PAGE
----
I remember speaking to one of the support workers on the ward (a poorly-paid and mainly thankless job, but the SWs were some of the most amazing people I have ever met), Sally, who was very kind and let me pour out my mixed-up thoughts to her. I saw a lot of her during my time on Stanage – she was straight-talking, funny and bonkers (in a good way). I will always remember that chat, the first proper one I’d had with anyone there, and although the details are hazy, I do recall that the overriding message from her was to try and use the time on the ward to take pressure off myself and relax as much as I could. She told me to treat it ‘like a really shit holiday camp’. At the time I had no idea what she was talking about, but looking back I know what she was doing was telling me to trust the process and let go of what I couldn’t control.

I don’t remember much else about that day. I must have met more people, staff and patients, that day but all I really remember is mainly thinking one thing over and over: 

‘What if this doesn’t make me better?’

Sarah x

1: Admission (Hospital and Me and BPD)

***Trigger warning: references to suicidal thoughts and self harm***

My recovery from my breakdown began on 26th October 2018, five and half months after I first became ill. That Friday was one of the worst days of my life but, looking back, I know it had to happen and I’m beyond glad that it did. I’m going to try and be as honest as possible in these next few posts, but I will be skating over a few of the grimmer details about how bad things became. I’m not entirely sure why I’m doing this, and if I’m being honest I think I still feel ashamed of some of the things BPD has made me do. I also don’t want to put those close to me in an awkward position by oversharing, as this is their story too, and not all of it is mine to tell. But I will do my best.

In the weeks prior to 26th October 2018, I was a complete mess, doing all the wrong things, and deep in denial about how ill I actually was. I tried to go back to work in this time, believing that maybe if I went back to having the life I was living before I was ill I would become that person again. It went spectacularly badly (entirely as the result of me misjudging what I could cope with; my work were incredibly supportive) and triggered a series of events and A&E crisis visits. I was not even slightly managing my difficult emotions, and I can barely remember a lot of what was happening in that time. I know I wasn’t sleeping well at all, and the team looking after me at the time had changed my medication, meaning I was taking a large dose of a sleeping aid every night and waking up in the absolute terrors at 3am or 4am every day, unable to get back to sleep, terrified of the thoughts and images my brain was churning out.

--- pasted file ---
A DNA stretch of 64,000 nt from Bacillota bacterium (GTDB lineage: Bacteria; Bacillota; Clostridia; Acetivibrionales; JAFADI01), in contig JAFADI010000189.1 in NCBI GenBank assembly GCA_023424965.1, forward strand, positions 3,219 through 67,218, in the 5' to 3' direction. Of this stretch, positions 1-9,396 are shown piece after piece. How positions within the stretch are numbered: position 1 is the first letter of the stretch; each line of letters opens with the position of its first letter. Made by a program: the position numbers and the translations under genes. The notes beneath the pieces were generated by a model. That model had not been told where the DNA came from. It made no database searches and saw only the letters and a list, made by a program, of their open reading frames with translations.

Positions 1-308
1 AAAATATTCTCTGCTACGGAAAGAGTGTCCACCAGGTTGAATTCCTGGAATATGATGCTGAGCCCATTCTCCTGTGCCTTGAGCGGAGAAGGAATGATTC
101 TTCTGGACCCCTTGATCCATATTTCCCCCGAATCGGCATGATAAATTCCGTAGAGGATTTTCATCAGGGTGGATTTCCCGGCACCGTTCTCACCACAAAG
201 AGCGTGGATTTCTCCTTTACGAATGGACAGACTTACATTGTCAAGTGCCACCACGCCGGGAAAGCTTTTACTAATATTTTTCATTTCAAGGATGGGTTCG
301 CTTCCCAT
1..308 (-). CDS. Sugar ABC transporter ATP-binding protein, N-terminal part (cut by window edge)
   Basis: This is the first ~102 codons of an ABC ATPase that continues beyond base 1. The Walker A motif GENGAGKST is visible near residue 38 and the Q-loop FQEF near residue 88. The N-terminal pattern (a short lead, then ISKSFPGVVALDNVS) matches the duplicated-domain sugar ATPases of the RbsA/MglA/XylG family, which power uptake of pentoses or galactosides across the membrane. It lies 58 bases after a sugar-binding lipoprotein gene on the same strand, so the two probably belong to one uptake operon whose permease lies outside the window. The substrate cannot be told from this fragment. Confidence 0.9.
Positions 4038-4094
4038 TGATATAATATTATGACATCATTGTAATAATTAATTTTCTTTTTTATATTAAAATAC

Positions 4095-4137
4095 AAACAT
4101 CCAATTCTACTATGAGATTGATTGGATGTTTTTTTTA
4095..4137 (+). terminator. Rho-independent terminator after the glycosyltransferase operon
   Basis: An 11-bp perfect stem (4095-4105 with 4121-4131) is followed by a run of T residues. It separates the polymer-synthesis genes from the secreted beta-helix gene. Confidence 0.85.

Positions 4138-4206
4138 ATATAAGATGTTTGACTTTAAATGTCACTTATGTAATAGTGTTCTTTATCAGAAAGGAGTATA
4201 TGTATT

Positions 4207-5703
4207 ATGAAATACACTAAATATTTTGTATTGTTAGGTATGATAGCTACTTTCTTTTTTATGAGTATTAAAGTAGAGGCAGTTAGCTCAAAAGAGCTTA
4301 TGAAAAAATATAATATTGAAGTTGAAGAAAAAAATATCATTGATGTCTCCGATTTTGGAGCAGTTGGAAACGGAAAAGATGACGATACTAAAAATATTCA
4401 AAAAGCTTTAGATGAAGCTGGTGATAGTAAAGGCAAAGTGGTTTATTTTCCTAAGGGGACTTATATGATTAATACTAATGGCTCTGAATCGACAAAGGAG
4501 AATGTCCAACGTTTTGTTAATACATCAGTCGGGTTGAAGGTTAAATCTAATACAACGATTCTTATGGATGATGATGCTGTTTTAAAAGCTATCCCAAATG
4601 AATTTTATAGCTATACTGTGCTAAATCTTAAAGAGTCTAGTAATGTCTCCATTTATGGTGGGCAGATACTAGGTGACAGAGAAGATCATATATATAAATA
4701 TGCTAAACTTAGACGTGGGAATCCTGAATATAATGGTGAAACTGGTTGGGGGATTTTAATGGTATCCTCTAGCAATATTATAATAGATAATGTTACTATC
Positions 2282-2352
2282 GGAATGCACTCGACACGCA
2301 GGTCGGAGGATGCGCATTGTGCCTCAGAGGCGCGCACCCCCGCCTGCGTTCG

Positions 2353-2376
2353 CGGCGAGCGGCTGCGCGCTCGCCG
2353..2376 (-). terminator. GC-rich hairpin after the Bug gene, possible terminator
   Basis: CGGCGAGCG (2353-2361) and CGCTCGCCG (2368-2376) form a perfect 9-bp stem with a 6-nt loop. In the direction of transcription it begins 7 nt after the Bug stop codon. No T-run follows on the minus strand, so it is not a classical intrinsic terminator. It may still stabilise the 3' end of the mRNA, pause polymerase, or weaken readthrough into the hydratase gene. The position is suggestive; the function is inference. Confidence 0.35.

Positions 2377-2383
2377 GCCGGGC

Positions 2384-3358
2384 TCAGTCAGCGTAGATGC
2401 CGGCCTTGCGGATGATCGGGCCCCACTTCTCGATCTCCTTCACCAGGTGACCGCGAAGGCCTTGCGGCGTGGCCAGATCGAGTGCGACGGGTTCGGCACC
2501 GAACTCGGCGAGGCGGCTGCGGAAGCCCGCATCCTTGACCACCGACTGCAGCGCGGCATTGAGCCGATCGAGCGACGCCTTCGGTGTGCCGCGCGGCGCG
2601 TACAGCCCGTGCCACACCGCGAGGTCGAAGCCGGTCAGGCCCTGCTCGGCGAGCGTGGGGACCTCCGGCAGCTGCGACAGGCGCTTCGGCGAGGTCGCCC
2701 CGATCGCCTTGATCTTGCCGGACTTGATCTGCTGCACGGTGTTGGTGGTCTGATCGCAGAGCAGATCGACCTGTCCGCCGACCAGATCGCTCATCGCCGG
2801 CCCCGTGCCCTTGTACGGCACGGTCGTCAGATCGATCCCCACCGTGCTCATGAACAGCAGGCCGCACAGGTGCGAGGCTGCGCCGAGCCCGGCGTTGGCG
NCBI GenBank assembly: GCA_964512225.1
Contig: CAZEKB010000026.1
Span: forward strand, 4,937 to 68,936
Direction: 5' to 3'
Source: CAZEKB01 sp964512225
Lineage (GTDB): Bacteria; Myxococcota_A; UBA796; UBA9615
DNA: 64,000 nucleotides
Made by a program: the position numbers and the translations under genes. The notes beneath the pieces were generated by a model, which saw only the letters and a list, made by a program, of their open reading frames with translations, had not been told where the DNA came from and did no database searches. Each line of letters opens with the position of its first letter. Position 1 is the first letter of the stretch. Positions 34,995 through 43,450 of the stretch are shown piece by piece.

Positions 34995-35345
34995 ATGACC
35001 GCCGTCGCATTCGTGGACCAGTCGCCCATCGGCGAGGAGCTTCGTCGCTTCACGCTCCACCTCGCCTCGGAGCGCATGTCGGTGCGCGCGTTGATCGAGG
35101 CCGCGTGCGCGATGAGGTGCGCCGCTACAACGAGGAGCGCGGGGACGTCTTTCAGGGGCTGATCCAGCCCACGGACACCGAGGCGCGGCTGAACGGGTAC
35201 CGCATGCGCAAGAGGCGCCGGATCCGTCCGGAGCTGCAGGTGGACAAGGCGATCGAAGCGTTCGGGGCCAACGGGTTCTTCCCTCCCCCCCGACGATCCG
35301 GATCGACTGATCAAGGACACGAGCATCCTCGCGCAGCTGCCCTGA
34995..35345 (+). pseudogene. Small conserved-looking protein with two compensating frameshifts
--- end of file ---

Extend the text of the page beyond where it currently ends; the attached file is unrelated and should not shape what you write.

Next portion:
The morning of this Friday I woke even earlier than normal. I think it was about 1am. I couldn’t settle back to sleep, my brain was on fire, everything was wrong, wrong, wrong. I needed to escape my own mind, and I could think of only one way to do that. I needed to not exist anymore. God, I’m crying now just thinking about how desperate I was. I didn’t want to die, but I just could not continue as I was. I did not know how to save myself, and I couldn’t stand what I was putting my family through anymore. These thoughts triggered a series of awful events early that morning that meant I was taken to Bassetlaw A&E in crisis, and in floods of tears. Panic had consumed me and I did not know what was going to happen next. I had lost.

We had been staying at my in-laws house that night, and with me in the hospital were my husband, Tom, and my lovely sister-in-law, Hannah. I honestly don’t know what I would have done without them there with me. We were put in a windowless room all day, whilst the medical professionals assessed me and I climbed the walls with panic and despair. Again, I won’t go into details, but they had put me in a separate room so that my distress did not disturb other patients, and they had to sedate me at times. Tom and Hannah talked to me, held me, calmed me down, distracted me and encouraged me to eat whatever food I was brought. They helped me talk to the man from psychiatry liaison, and explain what had been happening. And, ultimately, they helped me make the decision to admit myself as a voluntary in-patient to a psychiatric ward.

I’m going to stop writing here, it is way more intense writing about all this than I expected it to be. Not in an awful way, I guess this is all pretty cathartic, but I feel so deeply sorry for that broken and desperate person I am writing about, and also so deeply grateful to her for holding on and believing that things could get better, that she could get better.

Cheers, Me.

Sarah x

Hospital and Me and BPD: A series of posts -‘What am I doing?’

***Trigger warning – references to suicidal thoughts and self harm***

26th October will, I think, always be a date that is meaningful for me, as will 13th November.

Between those dates in 2018 I was a voluntary inpatient on the Stanage Ward (an acute psychiatric ward) in Sheffield, following a prolonged period of mental ill-health. If you’ve already read some of my posts, you’ll know that mental ill-health is putting it mildly. I broke down, lost myself, was stalked by a black dog, stared into a seemingly bottomless void. All those things are clichés for a reason, it turns out.